Respiration consists of a cycle which includes inspiration, expiration, a pause and is controlled by a collection of nerve cells in the medulla oblongata called the respiratory centre. The steady rise and fall of the chest wall is the apparent sign of respiration and is what the nurse must count and record. Normal respiration should be rhythmical, quiet, regular, comfortable and being neither too deep nor too shallow.
RESPIRATION RATE VARIES WITH AGE AND SEX
FOR NEWBORN BABIES: The rate at which newborn infants respire varies from 30 to 35 times per minute.
FOR TWELVE MONTHS OLD INFANT( A YEAR): The rate of respiration varies from 25 to 30 times per minute.
FOR TWO TO FIVE YEARS OLD: The rate of respiration varies from 20 to 25 times per minute.
FOR ADULT: The respiration varies from 14 to 18 times per minute.
It is usually slightly more rapid in women than in men. Normal increase in the rate occurs during and for a time after taking exercise. Now in states of excitement and emotion, where there is sudden chilling of the body and in decreased atmospheric pressure. Normal decrease in the rate occurs during rest, sleep and fatigue.
In the hospital, nurse usually counts the respiration after he or she has counted the pulse but before he or she moves her hand from the patient’s wrist. In this way, the patient will not be aware of what is being done. This can be important to some extent to control the rate of respiration.
When taking the respiration,there are certain points that the nurse should note:
- Degree of discomfort displayed by the patient.
ABNORMALITIES OF RESPIRATION
When the respiration is more rapid than normal, they are usually shallow and when slower than normal, they are usually deeper. An increase rate may occur in:
- Some heart diseases
- Disease of the lungs and air passages
- Febrile conditions
- Heamorrhage and shock.
Reduction in respiration rate occurs in:
- Coma due to toxaemia
- Following the administration of drugs which depress the resoiratory centre. For example morphia.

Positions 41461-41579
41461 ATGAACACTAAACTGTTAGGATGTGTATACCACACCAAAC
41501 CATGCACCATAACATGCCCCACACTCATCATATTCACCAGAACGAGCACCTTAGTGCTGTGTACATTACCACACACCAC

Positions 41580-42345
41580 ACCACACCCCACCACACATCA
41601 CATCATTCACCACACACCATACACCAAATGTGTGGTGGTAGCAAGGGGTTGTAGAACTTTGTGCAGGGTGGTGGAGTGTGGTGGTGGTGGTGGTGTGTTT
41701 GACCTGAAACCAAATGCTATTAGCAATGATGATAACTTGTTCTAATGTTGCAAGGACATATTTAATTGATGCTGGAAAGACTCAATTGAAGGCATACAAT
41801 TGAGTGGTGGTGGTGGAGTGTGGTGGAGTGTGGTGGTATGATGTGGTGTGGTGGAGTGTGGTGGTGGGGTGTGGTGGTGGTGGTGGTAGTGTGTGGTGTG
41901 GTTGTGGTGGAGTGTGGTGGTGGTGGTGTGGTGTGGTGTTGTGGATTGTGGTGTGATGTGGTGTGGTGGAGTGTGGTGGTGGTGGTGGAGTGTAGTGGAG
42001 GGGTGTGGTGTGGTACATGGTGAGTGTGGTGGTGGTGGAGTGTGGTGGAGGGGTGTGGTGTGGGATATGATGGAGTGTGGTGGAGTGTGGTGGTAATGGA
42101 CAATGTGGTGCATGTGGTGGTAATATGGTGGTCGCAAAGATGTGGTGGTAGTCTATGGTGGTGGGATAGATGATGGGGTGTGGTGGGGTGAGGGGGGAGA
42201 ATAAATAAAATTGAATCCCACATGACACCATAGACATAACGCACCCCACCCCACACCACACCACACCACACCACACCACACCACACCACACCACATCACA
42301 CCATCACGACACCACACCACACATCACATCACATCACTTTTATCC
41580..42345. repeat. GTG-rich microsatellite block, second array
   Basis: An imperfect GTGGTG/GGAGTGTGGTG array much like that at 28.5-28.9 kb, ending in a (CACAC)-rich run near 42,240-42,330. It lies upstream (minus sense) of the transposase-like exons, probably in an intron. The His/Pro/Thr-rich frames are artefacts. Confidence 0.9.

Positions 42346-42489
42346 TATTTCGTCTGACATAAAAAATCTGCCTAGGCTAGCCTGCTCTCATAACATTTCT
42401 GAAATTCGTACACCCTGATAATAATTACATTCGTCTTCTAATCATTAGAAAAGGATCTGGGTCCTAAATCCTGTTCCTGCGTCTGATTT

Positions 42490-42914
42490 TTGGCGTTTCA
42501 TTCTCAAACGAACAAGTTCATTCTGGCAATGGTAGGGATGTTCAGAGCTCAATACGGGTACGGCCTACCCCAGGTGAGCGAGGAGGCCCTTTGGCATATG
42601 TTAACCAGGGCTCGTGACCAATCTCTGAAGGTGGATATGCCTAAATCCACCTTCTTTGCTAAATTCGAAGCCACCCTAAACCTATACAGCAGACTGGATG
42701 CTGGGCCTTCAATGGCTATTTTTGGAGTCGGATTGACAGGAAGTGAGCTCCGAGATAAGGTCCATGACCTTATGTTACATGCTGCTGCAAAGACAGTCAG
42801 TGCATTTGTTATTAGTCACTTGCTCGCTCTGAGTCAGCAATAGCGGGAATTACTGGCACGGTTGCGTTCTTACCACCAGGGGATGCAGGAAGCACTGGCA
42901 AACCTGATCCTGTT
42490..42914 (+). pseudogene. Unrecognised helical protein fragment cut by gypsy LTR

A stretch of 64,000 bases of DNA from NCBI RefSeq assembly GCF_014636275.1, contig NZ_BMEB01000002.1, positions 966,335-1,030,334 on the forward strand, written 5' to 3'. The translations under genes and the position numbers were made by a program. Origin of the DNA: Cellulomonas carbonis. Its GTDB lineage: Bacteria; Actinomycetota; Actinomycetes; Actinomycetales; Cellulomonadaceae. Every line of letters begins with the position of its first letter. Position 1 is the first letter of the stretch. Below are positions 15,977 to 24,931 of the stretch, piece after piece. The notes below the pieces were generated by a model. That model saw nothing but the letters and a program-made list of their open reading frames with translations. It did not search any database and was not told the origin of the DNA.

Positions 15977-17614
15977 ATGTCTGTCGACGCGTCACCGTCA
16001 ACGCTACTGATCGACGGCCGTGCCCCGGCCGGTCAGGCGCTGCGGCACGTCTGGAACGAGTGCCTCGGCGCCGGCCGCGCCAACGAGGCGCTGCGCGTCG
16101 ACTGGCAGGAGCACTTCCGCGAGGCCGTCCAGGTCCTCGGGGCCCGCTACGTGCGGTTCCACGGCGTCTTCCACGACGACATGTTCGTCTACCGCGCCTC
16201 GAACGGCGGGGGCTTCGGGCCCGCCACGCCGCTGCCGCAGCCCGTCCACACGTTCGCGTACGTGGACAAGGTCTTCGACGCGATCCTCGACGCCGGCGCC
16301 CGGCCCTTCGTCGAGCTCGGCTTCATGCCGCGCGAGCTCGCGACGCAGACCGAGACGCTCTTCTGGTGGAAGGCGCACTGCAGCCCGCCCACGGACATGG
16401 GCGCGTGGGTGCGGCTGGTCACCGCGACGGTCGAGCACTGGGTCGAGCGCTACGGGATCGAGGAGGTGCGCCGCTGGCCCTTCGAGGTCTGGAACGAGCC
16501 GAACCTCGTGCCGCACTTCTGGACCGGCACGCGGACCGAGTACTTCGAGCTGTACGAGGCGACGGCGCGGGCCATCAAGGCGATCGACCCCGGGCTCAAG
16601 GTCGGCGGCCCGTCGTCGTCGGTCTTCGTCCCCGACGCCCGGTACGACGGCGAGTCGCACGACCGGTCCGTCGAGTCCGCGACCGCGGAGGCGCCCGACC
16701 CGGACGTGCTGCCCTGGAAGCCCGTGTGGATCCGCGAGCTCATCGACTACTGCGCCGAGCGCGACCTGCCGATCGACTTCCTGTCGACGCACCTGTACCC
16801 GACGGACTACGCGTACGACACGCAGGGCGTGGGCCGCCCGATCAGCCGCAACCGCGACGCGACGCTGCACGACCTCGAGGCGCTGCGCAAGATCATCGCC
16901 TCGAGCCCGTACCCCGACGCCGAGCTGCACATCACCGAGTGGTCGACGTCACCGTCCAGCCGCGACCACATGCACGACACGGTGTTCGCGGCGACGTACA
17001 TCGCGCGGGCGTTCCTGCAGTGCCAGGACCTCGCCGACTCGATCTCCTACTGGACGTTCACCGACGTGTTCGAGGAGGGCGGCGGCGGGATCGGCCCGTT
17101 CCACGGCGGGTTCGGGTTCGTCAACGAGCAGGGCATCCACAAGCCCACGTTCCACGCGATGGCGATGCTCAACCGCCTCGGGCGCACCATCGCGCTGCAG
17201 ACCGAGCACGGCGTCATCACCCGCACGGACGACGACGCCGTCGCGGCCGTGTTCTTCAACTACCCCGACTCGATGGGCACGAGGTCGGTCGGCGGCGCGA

- Increased intracranial pressure
Grunting at the end of expiration is sometimes noticed in pneumonia.
Sighing Respiration: or air hunger is apparent by slow inspiration and rapid expiration. This occurs in shock following haemorrhage.
Whoop: is the long drawn out noisy inspiration occuring after a paroxysm of coughing in whooping cough.
Stridulous Breathing: is where an a person or an individual makes a harsh whistling sound due to an obstruction in the larynx.
Stertorous Breathing: is manifested by loud snoring and puffing out of the cheeks and is often associated with damage to the brain following injury or cerebrovascular accident.
Wheezing: may be noticed in a person suffering from asthma and bronchitis as a result of air passing through fluid in the air passages.
Cheyne Stokes: Breathing is a distinctive type of breathing which occurs in certain cerebral conditions in uraemia and in morphia poisoning. It is characterised by respiration which gradually become deeper and deeper until they reach a climax, after which they decline until there is a complete cessation of breathing for a few seconds. The period during which breathing has stopped is called a period of apnoea and the climax of the cycle is a period of hyperpnoea.
Inverse Respiration: is the name given to a condition that can be found in children when the pause in the respiratory cycle occurs after inspiration instead of after expiration.
Dyspnoea is the name given to a condition where you have difficulties in breathing, that may or may not be accompanied by pain. The difficulty may be in inspiration or expiration or even both. Dyspnoea is a characteristic of some lung and heart diseases and may be present when there is an excess of fluid in the abdominal cavity like ascites. It can relieve the person at least to some degree, that is by keeping the person in an upright position in bed. If this position is adopted, the person or patient should be well supported by pillow.
This is when an individual or a person is having an extreme difficulty in breathing unless sitting upright. It is associated with advanced heart disease. In several cases, it is helpful to pull a bed table up to the person or patient, cover it with a pillow and allow the person to lean forward.
CHARTING AND CHARTS
The temperature chart is a record of the patient’s progress. On it are charted the temperature, pulse and respiration. This may be taken twice in a day and also in every four hours or frequently in special occasions. It may also be used to record daily bowel movement, total amount of urine excreted daily, times and amount of vomit, blood pressure, the occurrence of a rigor and treatment.